Saturday, October 16, 2021
Oct. 16, 2021

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Estrich: How will we live together?


And Then We All Watched Walter Cronkite . . .

What happened?

How was it that what we once celebrated — the triumph of vaccines, those cups of orange juice that spelled the end of the iron lung — are now viewed with suspicion by those whose lives are most in danger?

I remember the older brothers and sisters. I read Philip Roth. I imagined the playgrounds in Newark at the time of the polio plague. It was the generation before mine. It was history. It was relief.

It was hardly a time in which truth triumphed or justice reigned supreme. Not at all. Common falsehoods, more like it. Shared delusions, important ones, about who was winning the war, who was paying the price, about the corruption of power, about real conspiracies.

And yes, shared realities. Because at the end of the day, we all did go home and watch Walter Cronkite — and Peter Jennings, and Huntley and Brinkley. We watched the world from the point of view of the boys on the bus; we started the day with the front page of The New York Times; you didn’t show up at work at the White House or on the campaign plane without having already inhaled the Times and the Post, which told you what would be on the news that night.

It was, in its way, the upside of homogeneity, the strength that comes from a shared foundation, even one that is shaped by race and gender. And science. At least there is science, or what we think at any particular point in time is science — even when it is more sociology than biology.

So, for a while, we had science. But then there were those hippity-dippity pediatricians who sold that vaccines cause autism knuckleheadology — which caused countless kids to be exposed to diseases they could get from not being vaccinated; which somehow led the QAnon crowd to take over, the transmutation proving only that there are knuckleheads across the ideological spectrum.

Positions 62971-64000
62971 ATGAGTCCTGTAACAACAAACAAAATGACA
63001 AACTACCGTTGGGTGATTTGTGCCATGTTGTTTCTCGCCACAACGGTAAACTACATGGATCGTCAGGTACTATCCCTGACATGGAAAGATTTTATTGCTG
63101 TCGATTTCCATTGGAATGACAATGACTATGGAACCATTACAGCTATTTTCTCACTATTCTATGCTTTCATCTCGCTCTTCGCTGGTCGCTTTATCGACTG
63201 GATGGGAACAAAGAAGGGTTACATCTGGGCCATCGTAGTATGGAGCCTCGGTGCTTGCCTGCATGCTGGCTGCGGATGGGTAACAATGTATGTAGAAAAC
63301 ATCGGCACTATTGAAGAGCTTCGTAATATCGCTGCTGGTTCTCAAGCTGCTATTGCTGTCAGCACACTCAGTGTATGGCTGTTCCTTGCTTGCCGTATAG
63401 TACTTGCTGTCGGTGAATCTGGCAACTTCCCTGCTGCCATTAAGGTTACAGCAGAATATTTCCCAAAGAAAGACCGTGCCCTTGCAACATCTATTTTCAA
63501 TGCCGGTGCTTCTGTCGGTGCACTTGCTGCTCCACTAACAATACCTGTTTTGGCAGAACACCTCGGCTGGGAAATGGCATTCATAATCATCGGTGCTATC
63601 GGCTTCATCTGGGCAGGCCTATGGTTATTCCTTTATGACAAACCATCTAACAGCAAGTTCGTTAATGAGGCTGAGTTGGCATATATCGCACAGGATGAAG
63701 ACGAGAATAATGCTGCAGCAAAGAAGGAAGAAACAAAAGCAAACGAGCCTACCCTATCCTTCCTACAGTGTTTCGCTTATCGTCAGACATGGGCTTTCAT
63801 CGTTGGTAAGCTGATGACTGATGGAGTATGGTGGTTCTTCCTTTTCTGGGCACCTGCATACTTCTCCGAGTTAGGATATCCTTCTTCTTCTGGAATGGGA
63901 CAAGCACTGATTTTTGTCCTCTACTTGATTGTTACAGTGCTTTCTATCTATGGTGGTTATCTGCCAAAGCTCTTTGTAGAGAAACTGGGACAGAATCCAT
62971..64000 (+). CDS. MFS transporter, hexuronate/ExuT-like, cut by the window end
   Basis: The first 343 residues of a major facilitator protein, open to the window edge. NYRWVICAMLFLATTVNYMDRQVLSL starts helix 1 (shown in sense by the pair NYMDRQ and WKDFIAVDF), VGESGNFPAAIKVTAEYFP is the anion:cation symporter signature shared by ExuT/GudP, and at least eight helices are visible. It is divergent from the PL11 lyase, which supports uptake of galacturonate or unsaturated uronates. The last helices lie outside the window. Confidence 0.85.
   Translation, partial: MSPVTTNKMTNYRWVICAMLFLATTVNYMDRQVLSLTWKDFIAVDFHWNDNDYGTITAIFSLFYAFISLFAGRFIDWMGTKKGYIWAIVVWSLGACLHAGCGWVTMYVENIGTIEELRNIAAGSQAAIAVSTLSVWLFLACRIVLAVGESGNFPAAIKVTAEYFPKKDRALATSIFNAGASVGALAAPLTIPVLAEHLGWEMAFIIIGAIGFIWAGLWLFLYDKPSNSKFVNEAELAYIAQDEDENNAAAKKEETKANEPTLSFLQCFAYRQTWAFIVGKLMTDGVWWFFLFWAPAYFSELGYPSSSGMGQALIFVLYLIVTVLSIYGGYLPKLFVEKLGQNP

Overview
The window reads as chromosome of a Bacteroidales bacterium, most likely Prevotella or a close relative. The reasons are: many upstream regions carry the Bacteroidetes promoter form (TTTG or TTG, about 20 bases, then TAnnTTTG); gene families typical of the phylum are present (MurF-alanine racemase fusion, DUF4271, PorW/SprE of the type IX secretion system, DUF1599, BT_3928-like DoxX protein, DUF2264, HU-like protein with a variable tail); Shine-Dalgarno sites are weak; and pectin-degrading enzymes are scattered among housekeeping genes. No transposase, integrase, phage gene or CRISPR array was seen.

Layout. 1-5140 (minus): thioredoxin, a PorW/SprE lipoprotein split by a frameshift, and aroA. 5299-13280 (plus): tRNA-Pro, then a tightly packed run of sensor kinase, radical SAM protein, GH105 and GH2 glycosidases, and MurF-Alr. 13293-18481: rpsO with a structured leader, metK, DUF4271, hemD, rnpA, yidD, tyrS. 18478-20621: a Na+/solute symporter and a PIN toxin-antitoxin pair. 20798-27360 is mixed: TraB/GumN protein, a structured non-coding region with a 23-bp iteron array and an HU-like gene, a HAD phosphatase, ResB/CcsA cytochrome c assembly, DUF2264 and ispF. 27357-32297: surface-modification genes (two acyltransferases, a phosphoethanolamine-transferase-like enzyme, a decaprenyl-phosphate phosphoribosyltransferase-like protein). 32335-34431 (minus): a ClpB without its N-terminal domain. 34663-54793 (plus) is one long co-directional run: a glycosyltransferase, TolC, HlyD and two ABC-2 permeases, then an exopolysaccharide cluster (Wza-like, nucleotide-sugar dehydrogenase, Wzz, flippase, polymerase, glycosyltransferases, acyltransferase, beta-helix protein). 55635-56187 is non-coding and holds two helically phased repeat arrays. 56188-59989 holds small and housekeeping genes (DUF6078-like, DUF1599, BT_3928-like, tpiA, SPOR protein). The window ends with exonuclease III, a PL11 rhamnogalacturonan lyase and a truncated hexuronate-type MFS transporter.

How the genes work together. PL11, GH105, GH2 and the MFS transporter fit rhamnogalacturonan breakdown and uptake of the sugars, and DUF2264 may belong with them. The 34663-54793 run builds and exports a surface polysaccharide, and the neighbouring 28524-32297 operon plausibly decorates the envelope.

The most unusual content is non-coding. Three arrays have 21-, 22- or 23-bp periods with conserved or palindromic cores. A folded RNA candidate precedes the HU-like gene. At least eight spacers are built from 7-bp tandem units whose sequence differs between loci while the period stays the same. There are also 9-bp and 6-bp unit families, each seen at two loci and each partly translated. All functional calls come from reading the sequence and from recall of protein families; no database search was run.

And across the spectrum, they prey on children.

And when we lack consensus on anything, when there is no “legitimate media” anymore, how do we live together?

A pandemic requires us to live together.

A public health crisis will always weigh most heavily on those at the bottom.

Access to health care in this country is directly related to race, income, education, age and ZIP code. Take your pick.

We have witnessed the breakdown of fundamental norms of political decency in this country. What is striking to many people is not how shocking the Bill Clinton impeachment soap opera is to watch, but how absolutely ridiculous. After four years of Donald Trump, it is positively ludicrous that the Republican Party could turn a blue dress into an endless national soap opera.

Give me Ted Lasso and the spirit of optimism, decency and Christianity, which we have been craving, almost as much as we once did the reassuring voice of Walter Cronkite getting us through another challenging night.